Microsoft Security Bulletin MS02-060 - Moderate
Flaw in Windows XP Help and Support Center Could Enable File Deletion (Q328940)
Published: October 16, 2002 | Updated: October 17, 2002
Who should read this bulletin: Customers using Microsoft® Windows® XP.
Impact of vulnerability: Delete files on the user's system.
Maximum Severity Rating: Moderate
Recommendation: Customers should install Windows XP Service Pack 1 as a first option, and install the patch only as an interim measure.
- Microsoft Windows XP
Help and Support Center provides a centralized facility through which users can obtain assistance on a variety of topics. For instance, it provides product documentation, assistance in determining hardware compatibility, access to Windows Update, online help from Microsoft, and other assistance.
A security vulnerability is present in the Windows XP version of Help and Support Center, and results because a file intended only for use by the system is instead available for use by any web page. The purpose of the file is to enable anonymous upload of hardware information, with the user's permission, so that Microsoft can evaluate which devices users are not currently finding device drivers for. This information is then used to work with hardware vendors and device teams to improve the quality and quantity of drivers available in Windows. By design, after attempting to upload an XML file containing the hardware information, the system deletes it.
An attacker could exploit the vulnerability by constructing a web page that, when opened, would call the errant function and supply the name of an existing file or folder as the argument. The attempt to upload the file or folder would fail, but the file nevertheless would be deleted. The page could be hosted on a web site in order to attack users visiting the site, or could be sent as an HTML mail in order to attack the recipient when it was opened.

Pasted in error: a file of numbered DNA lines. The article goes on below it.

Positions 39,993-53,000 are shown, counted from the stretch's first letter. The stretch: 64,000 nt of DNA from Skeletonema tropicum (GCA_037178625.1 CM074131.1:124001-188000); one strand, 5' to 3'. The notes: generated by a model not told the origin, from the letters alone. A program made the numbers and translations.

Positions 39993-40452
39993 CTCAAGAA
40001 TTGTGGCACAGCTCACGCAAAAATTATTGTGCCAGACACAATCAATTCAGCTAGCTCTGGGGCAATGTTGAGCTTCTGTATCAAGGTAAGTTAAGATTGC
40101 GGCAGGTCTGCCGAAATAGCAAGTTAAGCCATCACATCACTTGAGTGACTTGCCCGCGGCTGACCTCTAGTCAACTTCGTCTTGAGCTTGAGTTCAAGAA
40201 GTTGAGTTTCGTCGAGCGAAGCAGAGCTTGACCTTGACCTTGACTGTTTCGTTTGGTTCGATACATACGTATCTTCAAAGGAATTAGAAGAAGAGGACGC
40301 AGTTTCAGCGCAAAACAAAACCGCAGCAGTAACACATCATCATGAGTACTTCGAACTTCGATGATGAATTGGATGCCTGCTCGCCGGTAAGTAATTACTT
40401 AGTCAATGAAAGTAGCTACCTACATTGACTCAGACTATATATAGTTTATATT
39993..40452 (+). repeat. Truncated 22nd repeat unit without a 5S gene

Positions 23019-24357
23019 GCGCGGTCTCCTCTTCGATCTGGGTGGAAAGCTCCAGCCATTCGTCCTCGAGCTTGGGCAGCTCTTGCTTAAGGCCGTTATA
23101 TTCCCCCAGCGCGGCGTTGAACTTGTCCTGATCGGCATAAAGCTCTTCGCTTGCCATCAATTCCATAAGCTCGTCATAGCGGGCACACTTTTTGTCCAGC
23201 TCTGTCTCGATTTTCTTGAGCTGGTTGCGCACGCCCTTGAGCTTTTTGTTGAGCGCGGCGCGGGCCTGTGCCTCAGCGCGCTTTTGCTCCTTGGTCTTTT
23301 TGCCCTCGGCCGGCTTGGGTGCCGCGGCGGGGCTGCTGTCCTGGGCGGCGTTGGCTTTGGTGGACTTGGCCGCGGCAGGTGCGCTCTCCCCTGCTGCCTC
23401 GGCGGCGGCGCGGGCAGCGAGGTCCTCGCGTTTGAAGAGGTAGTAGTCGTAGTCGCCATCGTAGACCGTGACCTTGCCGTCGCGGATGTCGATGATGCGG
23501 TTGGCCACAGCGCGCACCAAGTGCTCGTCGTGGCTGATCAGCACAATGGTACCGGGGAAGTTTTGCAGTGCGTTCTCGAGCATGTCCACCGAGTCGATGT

- Customers who have applied Windows XP Service Pack 1 are at no risk from the vulnerability.
- The vulnerability could not be exploited without some degree of user interaction. Even in the most attacker-favorable case, the Help and Support Center window would appear unexpectedly and the file deletion could not occur until the user responded. (Even selecting Cancel, though, would enable the deletion to occur). If the user killed the process rather than responding, the deletion could not occur.
- For an attack to be successful, the user would need to visit a website under the attacker's control or receive an HTML e-mail from the attacker.
- The vulnerability would not enable an attacker to take any action other than deleting files. It would not grant any form of administrative control over the system, nor would it enable the attacker to read or modify files.
- The Help and Support Center function could not be started automatically in Outlook Express or Outlook if the user is running Internet Explorer 6.0 Service Pack 1, or in Outlook 2002 if "Read as Plain Text" is enabled.
- In order to delete a file, the attacker would need to know its exact file and path name. To delete a folder, the attacker would need to know its exact path.
- If the attacker used the vulnerability to disrupt system operation, Automatic System Recovery would provide a means of restoring normal operation. In addition, Windows XP will automatically restore many system files if deleted.
|Internet Servers||Intranet Servers||Client Systems|
The above assessment is based on the types of systems affected by the vulnerability, their typical deployment patterns, and the effect that exploiting the vulnerability would have on them. The vulnerability would chiefly affect workstations, would pose a denial of service threat but with significant mitigators.